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From the Seat of the Bulldozer
The following article tells a graphic story about logging trees in a rainforest. Although the article is about logging in a temperate rather than a tropical rainforest, the attitudes expressed and the emotions experienced during such an event are similar in both cases.

Image of a bulldozer digging in the dirt.  This image links to a more detailed image.By then the noise of the bulldozers had grown louder, and the ground began to tremble, and the great pines began to shudder. And when I looked up I saw that the slender needles on the trees were shivering. Towering firs that had bravely stood against four hundred years of fire and lightning, against flood and drought, against pestilence and windstorms, giants that were already tall trees when Patrick Henry lauded the virtues of liberty, began to groan and tremble. The forest's throat was seized in terror. The jays ceased their chattering. The crickets, the frogs, even the mosquitoes, were silent as dry stones. The faces of the people were clenched fists. Photo: Patrick Bishop

Yet I preferred the earthy description of the dozer operator who drove the first tractor into the forest, because I could understand the human experience more readily than the experiences of the collective forest to which I had ascribed human attributes. The driver's [description] came out of pain and was more credible. The driver's name was Billy Joe Wheeler. Billy Joe was struggling to explain the human dilemma he faced as the first man to strike out at the helpless forest. He began to weep.

Good people work growin' tobacca and makin' cigarettes, an' good people work in them whiskey distilleries an' in bars an' all. Good people work makin' A bombs. And there's good people that drive them Cats into the woods, too...You oughta try raisin' a family once. If I didn't drive that tractor somebody else woulda. It's easy ta have them high ideas when ya got money." He wiped his nose in his red bandanna. Finally, he whispered, "You should hear the sound of one of them old firs hitting the ground. Some of 'em is over four hundred year old ya, know. It's horrible ta hear'em come crashing down. It's a sound a man never fergits.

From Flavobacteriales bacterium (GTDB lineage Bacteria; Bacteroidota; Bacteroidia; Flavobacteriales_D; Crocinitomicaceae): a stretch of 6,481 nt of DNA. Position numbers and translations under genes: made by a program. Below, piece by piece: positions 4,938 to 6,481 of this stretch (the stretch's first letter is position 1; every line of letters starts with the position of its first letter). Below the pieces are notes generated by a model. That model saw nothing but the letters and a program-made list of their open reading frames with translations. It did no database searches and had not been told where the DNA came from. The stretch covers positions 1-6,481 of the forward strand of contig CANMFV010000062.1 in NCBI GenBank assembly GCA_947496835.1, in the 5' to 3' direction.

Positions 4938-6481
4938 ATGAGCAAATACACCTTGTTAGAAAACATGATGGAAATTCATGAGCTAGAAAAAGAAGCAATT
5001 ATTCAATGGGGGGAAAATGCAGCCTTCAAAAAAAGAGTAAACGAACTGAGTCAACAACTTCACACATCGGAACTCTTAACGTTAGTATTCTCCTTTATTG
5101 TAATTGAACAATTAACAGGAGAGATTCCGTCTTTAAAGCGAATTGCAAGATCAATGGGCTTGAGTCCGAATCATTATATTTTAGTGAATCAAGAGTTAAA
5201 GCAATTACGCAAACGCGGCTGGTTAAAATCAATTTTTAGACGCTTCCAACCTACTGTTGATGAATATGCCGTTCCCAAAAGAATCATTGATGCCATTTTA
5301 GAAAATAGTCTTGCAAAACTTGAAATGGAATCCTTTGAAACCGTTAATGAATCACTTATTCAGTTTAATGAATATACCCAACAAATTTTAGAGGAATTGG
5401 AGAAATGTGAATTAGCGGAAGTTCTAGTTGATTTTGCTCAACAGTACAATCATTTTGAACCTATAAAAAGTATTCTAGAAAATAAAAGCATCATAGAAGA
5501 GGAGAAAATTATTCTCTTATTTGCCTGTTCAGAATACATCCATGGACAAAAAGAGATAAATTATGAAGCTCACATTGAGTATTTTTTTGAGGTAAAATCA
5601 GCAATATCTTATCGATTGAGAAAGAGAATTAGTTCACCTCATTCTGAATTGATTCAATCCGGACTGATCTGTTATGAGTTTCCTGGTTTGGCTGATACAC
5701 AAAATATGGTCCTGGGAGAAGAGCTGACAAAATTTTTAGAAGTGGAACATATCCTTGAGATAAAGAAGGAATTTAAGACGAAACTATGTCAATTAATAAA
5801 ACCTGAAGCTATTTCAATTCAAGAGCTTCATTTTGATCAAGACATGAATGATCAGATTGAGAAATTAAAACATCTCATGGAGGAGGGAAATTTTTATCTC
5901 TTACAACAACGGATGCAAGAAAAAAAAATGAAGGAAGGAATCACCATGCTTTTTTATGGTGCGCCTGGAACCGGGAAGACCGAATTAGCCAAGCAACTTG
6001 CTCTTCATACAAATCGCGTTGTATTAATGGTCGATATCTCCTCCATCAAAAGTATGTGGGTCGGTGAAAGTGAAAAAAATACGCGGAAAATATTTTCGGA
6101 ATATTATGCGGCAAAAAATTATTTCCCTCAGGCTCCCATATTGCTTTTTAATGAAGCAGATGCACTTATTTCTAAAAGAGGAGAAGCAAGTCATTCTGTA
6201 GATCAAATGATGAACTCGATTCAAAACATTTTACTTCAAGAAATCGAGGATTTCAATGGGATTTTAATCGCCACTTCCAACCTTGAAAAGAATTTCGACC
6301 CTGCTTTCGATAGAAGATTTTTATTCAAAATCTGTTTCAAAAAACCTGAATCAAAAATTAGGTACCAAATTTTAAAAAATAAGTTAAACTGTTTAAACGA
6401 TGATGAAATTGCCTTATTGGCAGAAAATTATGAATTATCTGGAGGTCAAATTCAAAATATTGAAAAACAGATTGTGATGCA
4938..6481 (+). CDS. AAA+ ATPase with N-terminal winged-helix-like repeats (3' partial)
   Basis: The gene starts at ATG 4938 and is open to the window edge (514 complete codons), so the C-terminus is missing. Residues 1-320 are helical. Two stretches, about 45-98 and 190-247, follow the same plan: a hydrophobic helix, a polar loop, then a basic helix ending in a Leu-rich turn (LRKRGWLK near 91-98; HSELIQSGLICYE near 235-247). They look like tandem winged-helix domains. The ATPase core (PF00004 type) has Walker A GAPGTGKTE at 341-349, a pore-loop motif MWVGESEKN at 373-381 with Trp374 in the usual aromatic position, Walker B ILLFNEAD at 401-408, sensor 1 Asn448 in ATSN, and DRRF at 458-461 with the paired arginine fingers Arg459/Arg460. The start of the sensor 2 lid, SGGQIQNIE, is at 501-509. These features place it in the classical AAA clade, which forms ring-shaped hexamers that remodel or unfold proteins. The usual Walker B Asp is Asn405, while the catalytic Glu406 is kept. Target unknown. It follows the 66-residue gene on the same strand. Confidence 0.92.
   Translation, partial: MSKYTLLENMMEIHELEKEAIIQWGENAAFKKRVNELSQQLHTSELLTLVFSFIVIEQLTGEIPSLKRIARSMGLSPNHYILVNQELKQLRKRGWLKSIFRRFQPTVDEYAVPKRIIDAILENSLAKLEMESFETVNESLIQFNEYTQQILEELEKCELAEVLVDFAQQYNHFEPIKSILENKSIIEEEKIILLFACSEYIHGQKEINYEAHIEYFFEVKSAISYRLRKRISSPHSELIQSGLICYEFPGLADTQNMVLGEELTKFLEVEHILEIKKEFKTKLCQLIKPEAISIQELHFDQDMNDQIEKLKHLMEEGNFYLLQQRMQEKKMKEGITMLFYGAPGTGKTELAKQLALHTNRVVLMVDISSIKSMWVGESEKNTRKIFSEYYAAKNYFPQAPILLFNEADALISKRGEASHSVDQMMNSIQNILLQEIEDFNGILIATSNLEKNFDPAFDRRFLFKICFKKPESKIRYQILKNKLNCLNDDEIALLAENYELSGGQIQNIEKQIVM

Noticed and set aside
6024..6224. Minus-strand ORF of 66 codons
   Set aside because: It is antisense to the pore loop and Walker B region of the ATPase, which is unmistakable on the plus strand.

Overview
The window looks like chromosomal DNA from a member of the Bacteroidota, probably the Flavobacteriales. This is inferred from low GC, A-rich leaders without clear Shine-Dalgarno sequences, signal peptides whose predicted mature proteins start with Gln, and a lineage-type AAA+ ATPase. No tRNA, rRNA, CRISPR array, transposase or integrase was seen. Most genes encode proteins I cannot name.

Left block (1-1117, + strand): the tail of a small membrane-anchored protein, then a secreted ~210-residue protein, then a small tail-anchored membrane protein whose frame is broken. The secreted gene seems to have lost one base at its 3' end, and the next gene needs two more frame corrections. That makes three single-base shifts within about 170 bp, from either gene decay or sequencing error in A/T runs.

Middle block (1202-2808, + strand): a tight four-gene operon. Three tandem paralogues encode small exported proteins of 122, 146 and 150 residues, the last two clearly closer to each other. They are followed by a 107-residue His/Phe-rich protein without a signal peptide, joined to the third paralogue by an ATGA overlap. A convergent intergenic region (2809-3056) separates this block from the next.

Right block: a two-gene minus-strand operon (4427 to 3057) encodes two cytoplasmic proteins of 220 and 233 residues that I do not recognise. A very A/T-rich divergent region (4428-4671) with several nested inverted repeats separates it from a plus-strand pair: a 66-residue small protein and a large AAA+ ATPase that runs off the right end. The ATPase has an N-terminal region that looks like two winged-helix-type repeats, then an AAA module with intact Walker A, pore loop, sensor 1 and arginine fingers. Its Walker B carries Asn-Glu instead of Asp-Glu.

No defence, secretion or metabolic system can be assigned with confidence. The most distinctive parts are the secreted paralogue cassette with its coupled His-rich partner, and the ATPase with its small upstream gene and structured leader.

Then the driver of a logging truck who also took part in the massacre chimed in. His name was Cap. "Us humans ain't the only ones killing trees ya know. Bugs kill trees and porcupines kill trees. Sometimes me and Georgia haul logs. [He was referring to his truck, which he called Georgia.] Man's gotta make a livin'. I met Jimmy Hoffa once. Now there was a true...criminal. But I'll say one thing fer Jimmy. We had jobs! If them 'viormentalists had their way we'd all be on welfare along with them.

What about the old-growth forests?" someone asked.

The way I got it figgered, man is like a tree beetle. He's gonna eat himself outta house an' home an' keep [messin] things up, an' after the human race is gone things'll get good again. Ya can't talk no sense inta tree beetles, an' ya can't talk no sense inta human bein's neither. Me--I'm gonna get my share while the gettin's still good. Spence, G. (1995).

[ Slash & Burn Agriculture ] [ From the Seat of the Bulldozer ] [ Regrowth in a Tropical Rainforest ]
[ Data Collection in the Amazon ] [ Colonization of the Rainforest ] [ Loving the Rainforest to Death ]
[ Frogs in the Rainforest ] [ Tropical Deforestation & Habitat Destruction ]
[ The Importance of Forests & the Perils of Deforestation ] [ Hamburgers in the Rainforest ]
[ References ] [ PBL Model

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Last updated November 10, 2004

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